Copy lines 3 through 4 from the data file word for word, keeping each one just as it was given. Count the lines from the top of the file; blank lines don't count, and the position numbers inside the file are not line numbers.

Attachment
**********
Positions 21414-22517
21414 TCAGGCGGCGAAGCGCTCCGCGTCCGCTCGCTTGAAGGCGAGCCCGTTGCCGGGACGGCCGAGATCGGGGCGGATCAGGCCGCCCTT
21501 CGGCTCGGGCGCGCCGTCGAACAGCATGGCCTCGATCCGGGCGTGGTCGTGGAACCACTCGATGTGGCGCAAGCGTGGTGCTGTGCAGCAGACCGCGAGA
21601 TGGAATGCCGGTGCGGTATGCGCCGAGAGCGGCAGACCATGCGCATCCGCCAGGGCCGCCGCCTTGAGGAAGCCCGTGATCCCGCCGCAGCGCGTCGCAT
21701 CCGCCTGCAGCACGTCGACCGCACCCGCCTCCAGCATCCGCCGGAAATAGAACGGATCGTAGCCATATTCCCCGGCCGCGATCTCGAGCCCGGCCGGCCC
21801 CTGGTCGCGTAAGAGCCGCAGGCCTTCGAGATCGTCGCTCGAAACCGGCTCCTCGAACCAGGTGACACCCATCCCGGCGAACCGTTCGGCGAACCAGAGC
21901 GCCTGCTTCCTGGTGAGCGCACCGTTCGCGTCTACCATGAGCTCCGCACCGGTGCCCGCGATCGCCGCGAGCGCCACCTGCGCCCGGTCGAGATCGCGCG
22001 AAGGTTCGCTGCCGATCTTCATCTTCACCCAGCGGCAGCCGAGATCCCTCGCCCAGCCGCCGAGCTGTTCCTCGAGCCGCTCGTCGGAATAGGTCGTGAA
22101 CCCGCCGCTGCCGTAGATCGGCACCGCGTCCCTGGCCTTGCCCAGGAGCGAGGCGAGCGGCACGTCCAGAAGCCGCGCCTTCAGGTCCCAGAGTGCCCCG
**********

21501 CGGCTCGGGCGCGCCGTCGAACAGCATGGCCTCGATCCGGGCGTGGTCGTGGAACCACTCGATGTGGCGCAAGCGTGGTGCTGTGCAGCAGACCGCGAGA
21601 TGGAATGCCGGTGCGGTATGCGCCGAGAGCGGCAGACCATGCGCATCCGCCAGGGCCGCCGCCTTGAGGAAGCCCGTGATCCCGCCGCAGCGCGTCGCAT